Even the editor of Glamor, who in 1993 made her one of the & # 39; women of the year & # 39; mentioned, it wrote & # 39; unambiguous & # 39; would not do the same today.
One could have assumed that so many respectable organizations would not have judged without being sure of all the facts. The accuracy of When They See Us must be impeccable?
Mrs Fairstein and others emphasize that this is not the case. The truth, as set out in many public records and cases, has been ignored, she says, by the & # 39; mob mentality that dominates social media & # 39; and a & # 39; reckless irresponsible filmmaker & # 39 ;.
Ms. Fairstein, 72, says she & # 39; slandered & # 39; is by a so-called & # 39; real & # 39; drama series that she says to be & # 39; so full of distortions and lies that it is an outright fabrication & # 39; is.
She cites several examples, including the series' claim that the five – Antron McCray, Korey Wise, Yusef Salaam, Kevin Richardson and Raymond Santana – were kept for many hours without food or access to their parents, and were not even allowed to use the toilet. .
And although the drama made her take over the police investigation from the beginning, she was only involved later, she says.
Ms. Fairstein also says that DuVernay has ignored other evidence against the five, such as the testimony of an African-American woman – the sister of a friend of Korey Wise – who insisted that he tell her that he was the raped woman & # 39; # 39; had held her and felt her breasts while the others attacked her.
Also never mentioned in the series is the testimony of Yusef Salaam that he entered Central Park with a 14 inch metal pipe.
The same type of weapon was used to kill both a school teacher in the park and the victim of rape, says Ms. Fairstein. The five were tried in two separate trials and both judges – both multiracial – knew very well that the actual rapist was free, says Ms. Fairstein.
Instead, the five were identified as & # 39; accomplices & # 39; accused on the basis of their confessions, in which they said they had held her legs and breasts, two admitting that they had climbed on her and had simulated sexual intercourse.
According to her, DuVernay easily had the & # 39; facts of the case & # 39; be able to discover from long court documents, witness statements and sworn testimonies from & # 39; more than 95 witnesses & # 39 ;.
That said, Ms. Fairstein believes it was right to rid them of the rape charges, but wrongly to set them free from the other charges – including assault, theft and riot – on which they had also been convicted.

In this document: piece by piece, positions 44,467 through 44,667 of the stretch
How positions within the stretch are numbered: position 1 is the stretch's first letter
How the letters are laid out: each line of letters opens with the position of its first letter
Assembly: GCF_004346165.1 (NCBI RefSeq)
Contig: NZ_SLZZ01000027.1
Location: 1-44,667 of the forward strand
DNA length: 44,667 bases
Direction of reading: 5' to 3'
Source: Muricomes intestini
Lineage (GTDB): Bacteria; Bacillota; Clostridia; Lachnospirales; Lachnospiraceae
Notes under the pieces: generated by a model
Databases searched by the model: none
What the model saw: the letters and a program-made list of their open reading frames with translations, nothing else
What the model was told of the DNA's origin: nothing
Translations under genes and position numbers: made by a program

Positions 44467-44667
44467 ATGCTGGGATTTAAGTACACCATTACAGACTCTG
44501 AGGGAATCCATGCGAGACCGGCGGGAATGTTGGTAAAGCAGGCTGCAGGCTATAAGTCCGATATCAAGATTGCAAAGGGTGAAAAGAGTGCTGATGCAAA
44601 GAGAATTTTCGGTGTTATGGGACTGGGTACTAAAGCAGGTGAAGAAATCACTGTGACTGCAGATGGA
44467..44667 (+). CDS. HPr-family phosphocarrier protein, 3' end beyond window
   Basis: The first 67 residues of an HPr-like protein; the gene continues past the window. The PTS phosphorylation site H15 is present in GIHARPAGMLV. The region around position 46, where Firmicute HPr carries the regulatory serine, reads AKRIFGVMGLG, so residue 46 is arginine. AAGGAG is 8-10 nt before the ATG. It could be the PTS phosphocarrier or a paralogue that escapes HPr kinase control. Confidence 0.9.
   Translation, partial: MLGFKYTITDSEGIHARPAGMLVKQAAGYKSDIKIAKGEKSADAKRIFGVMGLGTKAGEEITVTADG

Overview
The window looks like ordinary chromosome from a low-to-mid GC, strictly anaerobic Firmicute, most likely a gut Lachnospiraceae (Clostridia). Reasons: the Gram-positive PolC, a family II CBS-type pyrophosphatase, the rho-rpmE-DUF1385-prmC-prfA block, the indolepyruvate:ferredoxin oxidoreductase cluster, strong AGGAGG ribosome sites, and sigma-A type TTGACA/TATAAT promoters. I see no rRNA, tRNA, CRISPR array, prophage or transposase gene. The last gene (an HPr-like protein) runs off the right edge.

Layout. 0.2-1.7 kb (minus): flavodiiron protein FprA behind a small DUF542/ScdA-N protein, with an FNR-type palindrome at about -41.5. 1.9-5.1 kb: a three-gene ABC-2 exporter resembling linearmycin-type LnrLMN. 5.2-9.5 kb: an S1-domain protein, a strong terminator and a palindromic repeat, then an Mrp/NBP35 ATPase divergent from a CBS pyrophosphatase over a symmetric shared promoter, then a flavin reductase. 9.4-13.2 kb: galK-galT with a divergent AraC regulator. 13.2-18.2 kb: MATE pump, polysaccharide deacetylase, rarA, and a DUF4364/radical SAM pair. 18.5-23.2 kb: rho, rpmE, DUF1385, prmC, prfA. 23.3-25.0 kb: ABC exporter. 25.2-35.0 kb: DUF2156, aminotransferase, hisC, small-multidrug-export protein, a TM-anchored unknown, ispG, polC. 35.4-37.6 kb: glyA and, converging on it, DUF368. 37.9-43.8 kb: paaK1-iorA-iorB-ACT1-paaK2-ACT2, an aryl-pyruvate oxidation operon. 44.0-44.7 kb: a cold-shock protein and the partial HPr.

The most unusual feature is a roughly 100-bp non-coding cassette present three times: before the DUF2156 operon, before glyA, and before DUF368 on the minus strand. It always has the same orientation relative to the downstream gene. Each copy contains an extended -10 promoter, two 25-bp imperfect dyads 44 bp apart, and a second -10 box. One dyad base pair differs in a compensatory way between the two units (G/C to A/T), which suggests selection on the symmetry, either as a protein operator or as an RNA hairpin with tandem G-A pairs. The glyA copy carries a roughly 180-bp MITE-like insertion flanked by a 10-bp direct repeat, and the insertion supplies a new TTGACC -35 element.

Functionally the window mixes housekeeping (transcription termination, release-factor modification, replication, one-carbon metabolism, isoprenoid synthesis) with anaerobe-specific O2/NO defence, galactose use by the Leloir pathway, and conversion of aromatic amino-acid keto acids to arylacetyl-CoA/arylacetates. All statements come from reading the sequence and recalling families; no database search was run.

She said earlier that she believed that she ran away with rapist Reyes & # 39; were that he had continued before he & # 39; the attack on the victim of rape & # 39; had completed. However, there is no evidence that Reyes does not acknowledge that he knew Wijs in prison.
Mrs Fairstein is certainly not the only one to claim that the five are not completely innocent, even if they have not actually committed rape.
Tim Clements, a co-prosecutor in the case, said last year that the facts and the law supported the convictions. New York officials still claim that the confessions were not enforced. Some remain convinced that the five have attacked the rape victim or assisted the rapist.
DuVernay refused to respond to Mrs. Fairstein's allegations, except to tweet: & # 39; Expected and typically … continue & # 39 ;.
Jonathan Moore, a lawyer representing four out of five, acknowledged that the filmmakers have no idea what Mrs. Fairstein and her colleagues said to each other, but he claims that the series & # 39; the essence of who she was & # 39; records.
This is not the first time that DuVernay has been accused of rewriting history at the expense of white people.
Her 2015 film, Selma, about Martin Luther King, Oscar was nominated. But historians praise it for portraying President Lyndon Johnson as a racist racist who tried to stop Dr. King when he was, in fact, a brave advocate of civil rights.
Insiders say that DuVernay was determined to ignore or denigrate any white person who played a positive role in the civil rights struggle.
Her insistence on rewriting the script – turning off everything that criticized Dr. King and sketching the rendering of LBJ – caused a bitter queue with the original British screenwriter Paul Webb.
Neither does DuVernay barely touch her Central Park drama about the investigation led by a black police officer.
Nor the fact that David Dinkins strongly condemned the five – and took their blame – in his successful campaign to become New York's first black mayor a few months later.
The accusation that Du Vernay has distorted the facts again has yielded little more than shrugging Mrs. Fairstein's opponents.
In these times of cowardly obedience by institutions to the anger of social media and hypersensitivity to racial repression, she is guilty as accused. She finally has her & # 39; award & # 39; some have said.
Meanwhile, the Central Park Five and their supporters have predictably used the renewed interest in the case to put Donald Trump in the spotlight. This month, Mr Trump – who did not explicitly advocate that the five receive the death penalty – said he did not apologize for his response in 1989.
& # 39; There you have people on both sides, & # 39; he said. & # 39; They have admitted their fault. & # 39; He added: & If you look at Linda Fairstein and some of the prosecutors, they think the city should never have settled that case – so let's leave it at that. & # 39;
It is not the first time that it seems that outrage over one injustice has produced another.